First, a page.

5 major distinctions between gold and silver
In recent weeks during the Covid-19 stock market crash, interest in both silver and gold trading has skyrocketed with big moves on each metal. This week has seen a bottoming formation on both pairs and strong bullish momentum, so let’s take a look at what has happened and what to potentially expect over the coming weeks/months.
5 major differences between gold and silver
Here are five major differences between gold and silver, which traders need to be aware of before trading them.
Gold is often less volatile than silver and generally falls less than silver during a commodity bear market as a percentage, but will also rise less during a commodity bull market. When trading silver, selling your position after large bullish movements will generally be critical to long-term success.
Silver is more widely used in the commercial landscape than gold, with over 56% of supply being used in industry each year. Gold has around 12% of supply being used each year so to put it simply, during poor economic times, gold often rises because of its perceived safe haven status vs silver which is linked more closely with the health of the economy due to its widespread use.
Silver is obviously more affordable than gold per ounce which has advantages if you are looking at putting less money into an investment. However, this affordability has little impact on the general markets.
Because of the value of silver vs gold and the quantity of each metal produced each year, silver has a much higher storage cost per dollar invested. If you are trading silver this should be of relatively little concern but it's still an important fact.
It is widely known several central banks around the world stockpile gold assets, and this helps keep the perceived value of gold higher in times of volatility. In comparison, silver is held in relatively small quantities by central banks and is more widely used than stored.
Gold vs the Dow Jones Industrial Average
The chart above shows that gold has performed relatively well during periods of high volatility in the Dow Jones index. Often Gold is considered a partial hedge to economic uncertainty due to its perceived safe haven status, but in recent decades gold has significantly underperformed indices in terms of raw percentage returns.
The area highlighted in purple is the most interesting, as gold was already trending upwards before the global financial crisis happened in 2007. The strength continued during the GFC, even after the Dow Jones broke the bear trend, peaking at a price reached around the same time the Dow returned to its previous highs.
The area highlighted in green shows a similar trend from 2019 to the most recent crash, with gold strengthening throughout 2019 and continuing to strengthen during the current Covid-19 stock market crash. The question will be, will gold continue its uptrend well into and after the crisis as it did during the GFC?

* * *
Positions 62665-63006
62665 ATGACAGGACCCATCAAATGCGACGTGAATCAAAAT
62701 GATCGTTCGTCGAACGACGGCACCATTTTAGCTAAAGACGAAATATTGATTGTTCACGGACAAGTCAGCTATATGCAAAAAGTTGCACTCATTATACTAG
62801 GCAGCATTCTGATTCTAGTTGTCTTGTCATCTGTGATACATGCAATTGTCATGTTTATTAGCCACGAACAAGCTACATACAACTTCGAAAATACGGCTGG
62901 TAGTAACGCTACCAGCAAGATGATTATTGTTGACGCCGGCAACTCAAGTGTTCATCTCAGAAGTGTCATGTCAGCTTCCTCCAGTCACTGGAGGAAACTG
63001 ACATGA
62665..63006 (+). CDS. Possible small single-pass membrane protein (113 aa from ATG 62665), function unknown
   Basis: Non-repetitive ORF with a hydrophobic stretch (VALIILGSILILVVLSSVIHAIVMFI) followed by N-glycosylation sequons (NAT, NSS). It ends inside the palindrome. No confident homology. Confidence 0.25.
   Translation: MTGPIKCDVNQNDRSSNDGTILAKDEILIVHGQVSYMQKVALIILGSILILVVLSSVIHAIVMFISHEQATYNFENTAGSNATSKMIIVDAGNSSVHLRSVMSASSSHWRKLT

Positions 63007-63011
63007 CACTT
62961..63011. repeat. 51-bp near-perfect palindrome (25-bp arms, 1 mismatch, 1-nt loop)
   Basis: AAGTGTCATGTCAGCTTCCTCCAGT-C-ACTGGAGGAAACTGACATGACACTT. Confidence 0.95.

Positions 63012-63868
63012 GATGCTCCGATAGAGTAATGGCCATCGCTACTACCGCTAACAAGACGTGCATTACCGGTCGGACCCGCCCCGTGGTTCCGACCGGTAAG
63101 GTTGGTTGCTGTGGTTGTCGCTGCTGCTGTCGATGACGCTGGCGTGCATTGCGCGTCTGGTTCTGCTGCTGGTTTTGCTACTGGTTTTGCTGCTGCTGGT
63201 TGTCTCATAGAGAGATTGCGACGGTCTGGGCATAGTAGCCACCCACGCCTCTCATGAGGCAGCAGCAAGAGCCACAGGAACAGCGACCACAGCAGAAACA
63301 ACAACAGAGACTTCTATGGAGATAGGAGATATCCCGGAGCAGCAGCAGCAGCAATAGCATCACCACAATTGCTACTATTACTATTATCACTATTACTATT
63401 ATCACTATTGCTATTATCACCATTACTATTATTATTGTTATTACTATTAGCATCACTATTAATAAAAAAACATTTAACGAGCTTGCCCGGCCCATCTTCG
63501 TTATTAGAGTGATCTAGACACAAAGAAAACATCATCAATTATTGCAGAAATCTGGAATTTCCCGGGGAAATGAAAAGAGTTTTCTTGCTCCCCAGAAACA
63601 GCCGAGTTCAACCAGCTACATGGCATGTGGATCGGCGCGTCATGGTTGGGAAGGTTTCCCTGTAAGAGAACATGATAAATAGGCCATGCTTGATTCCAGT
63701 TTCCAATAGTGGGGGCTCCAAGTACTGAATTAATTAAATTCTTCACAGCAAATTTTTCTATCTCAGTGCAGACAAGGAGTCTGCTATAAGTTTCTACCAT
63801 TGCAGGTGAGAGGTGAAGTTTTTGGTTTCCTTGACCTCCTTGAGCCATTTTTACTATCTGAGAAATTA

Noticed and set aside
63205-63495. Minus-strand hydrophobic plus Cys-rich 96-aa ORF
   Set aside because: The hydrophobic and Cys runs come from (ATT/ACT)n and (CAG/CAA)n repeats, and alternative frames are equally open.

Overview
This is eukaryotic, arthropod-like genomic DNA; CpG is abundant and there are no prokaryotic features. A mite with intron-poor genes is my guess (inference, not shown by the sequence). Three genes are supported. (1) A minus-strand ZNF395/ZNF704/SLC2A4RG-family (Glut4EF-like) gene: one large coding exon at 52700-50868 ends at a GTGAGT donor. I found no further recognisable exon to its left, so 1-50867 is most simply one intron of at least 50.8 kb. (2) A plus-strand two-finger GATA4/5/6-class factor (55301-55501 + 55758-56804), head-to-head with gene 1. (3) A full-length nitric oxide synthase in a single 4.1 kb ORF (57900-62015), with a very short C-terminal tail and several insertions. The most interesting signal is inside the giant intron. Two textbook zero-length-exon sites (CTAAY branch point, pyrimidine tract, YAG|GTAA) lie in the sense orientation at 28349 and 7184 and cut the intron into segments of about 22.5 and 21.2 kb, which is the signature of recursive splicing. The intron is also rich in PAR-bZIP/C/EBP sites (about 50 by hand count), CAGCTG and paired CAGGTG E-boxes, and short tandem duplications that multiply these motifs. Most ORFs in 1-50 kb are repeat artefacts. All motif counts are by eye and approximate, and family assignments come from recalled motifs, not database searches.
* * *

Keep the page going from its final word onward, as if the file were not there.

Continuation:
Monthly gold flag pattern still intact
Several weeks ago, in our exclusive gold webinar and articles it was mentioned that a monthly flag pattern (highlighted in yellow) had formed, and that the expectation long term for such a pattern was the 1780 per ounce area highlighted in green. The last few weeks have shown some extreme volatility, but the longer-term trend has remained intact and the flag stop loss area was not breached.
Gold forms a base and breaks through a double bottom
Gold reached lows of 1460 highlighted in red over the last two weeks, followed by significant purchasing of the metal, and bullish buyer momentum followed. Price then closed above the intervening peak at 1540 as highlighted in yellow, followed by the very quick completion of the double bottom pattern highlighted by the blue arrows.
Price has now retraced to the area highlighted in purple and found strong support, with the 200 moving average and 20 moving average acting as dynamic support. Now that price has made a new higher high, the level highlighted in green becomes the next technical target for gold.
While gold strengthens, silver hits a key zone
Silver’s weekly double top highlighted between the red and yellow zones on the chart above more than completed, with silver hitting significant lows at 11 dollars an ounce. As mentioned previously, silver has a tendency to react differently to gold, as much of silver’s worth is tied to its industrial use and the economic health of the global economy. The key area to watch for will be the 14.40 level. This area was previously incredibly strong support over the last few years, and you could expect some potential technical resistance at this zone. (highlighted in purple)
Which is the better metal to trade during stock market crashes?
While the similarities are clear between gold and silver, so too are the differences. Gold may be viewed as volatile, but the volatility present in silver is even higher during times of uncertainty. In terms of percentage movements, silver will generally provide larger returns each way while the price is partially tied up with the current worldwide economic outlook. On the other hand, gold is still considered a partial hedge against economic uncertainty. The answer to this question depends on whether a trader believes greater volatility equals greater opportunity.
Pepperstone doesn’t represent that the material provided here is accurate, current or complete, and therefore shouldn’t be relied upon as such. The information provided here, whether from a third party or not, isn’t to be considered as a recommendation; or an offer to buy or sell; or the solicitation of an offer to buy or sell any security, financial product or instrument; or to participate in any particular trading strategy. We advise any readers of this content to seek their own advice. Without the approval of Pepperstone, reproduction or redistribution of this information isn’t permitted.